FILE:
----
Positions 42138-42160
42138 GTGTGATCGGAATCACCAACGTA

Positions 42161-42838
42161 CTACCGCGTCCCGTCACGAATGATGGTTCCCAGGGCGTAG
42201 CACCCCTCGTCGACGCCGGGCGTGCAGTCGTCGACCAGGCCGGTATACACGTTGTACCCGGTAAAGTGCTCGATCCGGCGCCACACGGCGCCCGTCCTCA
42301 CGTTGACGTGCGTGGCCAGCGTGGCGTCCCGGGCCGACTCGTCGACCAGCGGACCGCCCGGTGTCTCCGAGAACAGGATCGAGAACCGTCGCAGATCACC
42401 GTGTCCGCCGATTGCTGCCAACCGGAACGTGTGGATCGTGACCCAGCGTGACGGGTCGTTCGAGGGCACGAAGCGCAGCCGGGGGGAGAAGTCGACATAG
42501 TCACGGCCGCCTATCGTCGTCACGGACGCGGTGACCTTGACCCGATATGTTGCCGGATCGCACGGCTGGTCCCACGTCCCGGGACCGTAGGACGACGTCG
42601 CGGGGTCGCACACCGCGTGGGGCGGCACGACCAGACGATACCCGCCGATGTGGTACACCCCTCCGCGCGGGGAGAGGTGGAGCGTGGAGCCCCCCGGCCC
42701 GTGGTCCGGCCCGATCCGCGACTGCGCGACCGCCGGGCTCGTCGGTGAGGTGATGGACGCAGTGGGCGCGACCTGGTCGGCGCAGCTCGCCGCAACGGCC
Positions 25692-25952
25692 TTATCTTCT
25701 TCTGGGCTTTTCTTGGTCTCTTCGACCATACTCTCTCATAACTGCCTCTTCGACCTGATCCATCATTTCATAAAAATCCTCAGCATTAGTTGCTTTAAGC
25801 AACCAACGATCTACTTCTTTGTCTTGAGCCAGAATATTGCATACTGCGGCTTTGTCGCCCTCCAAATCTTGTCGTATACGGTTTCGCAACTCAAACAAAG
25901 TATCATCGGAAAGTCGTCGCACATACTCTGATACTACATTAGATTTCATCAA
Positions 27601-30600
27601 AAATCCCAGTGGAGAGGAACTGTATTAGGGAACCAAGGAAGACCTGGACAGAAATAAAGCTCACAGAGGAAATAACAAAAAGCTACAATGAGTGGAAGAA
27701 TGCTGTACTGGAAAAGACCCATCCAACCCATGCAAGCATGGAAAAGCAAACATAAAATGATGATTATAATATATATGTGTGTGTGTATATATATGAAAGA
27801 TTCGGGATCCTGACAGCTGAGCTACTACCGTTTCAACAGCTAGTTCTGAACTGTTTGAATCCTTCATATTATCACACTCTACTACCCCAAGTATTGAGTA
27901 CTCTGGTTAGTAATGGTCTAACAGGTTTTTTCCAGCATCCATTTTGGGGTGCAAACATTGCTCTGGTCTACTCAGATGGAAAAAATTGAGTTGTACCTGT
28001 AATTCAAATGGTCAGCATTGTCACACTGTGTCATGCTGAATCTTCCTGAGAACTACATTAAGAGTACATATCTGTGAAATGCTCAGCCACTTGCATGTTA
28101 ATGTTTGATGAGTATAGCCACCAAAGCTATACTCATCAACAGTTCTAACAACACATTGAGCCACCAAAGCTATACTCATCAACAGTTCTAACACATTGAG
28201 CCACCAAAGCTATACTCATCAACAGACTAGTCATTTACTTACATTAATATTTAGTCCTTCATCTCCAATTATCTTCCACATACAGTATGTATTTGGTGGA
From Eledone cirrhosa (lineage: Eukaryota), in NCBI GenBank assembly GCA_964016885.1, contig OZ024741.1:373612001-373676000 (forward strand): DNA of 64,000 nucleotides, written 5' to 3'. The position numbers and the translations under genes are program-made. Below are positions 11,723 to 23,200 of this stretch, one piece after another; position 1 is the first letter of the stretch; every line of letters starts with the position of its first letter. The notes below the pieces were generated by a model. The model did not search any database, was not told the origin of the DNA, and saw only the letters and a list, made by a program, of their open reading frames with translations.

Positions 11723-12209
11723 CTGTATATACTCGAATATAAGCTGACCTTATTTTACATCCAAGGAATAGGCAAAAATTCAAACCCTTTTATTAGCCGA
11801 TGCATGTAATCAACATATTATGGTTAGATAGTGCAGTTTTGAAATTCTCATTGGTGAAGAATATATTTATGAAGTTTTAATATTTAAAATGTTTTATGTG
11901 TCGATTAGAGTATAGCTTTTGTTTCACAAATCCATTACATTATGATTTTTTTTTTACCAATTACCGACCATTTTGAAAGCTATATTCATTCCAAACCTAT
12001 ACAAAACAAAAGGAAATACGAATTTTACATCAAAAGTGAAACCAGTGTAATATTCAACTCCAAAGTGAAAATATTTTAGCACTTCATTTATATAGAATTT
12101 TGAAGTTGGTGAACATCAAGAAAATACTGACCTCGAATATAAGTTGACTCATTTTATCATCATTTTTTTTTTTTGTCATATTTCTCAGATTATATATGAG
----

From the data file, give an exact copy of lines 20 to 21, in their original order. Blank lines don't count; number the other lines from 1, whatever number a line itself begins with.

27901 CTCTGGTTAGTAATGGTCTAACAGGTTTTTTCCAGCATCCATTTTGGGGTGCAAACATTGCTCTGGTCTACTCAGATGGAAAAAATTGAGTTGTACCTGT
28001 AATTCAAATGGTCAGCATTGTCACACTGTGTCATGCTGAATCTTCCTGAGAACTACATTAAGAGTACATATCTGTGAAATGCTCAGCCACTTGCATGTTA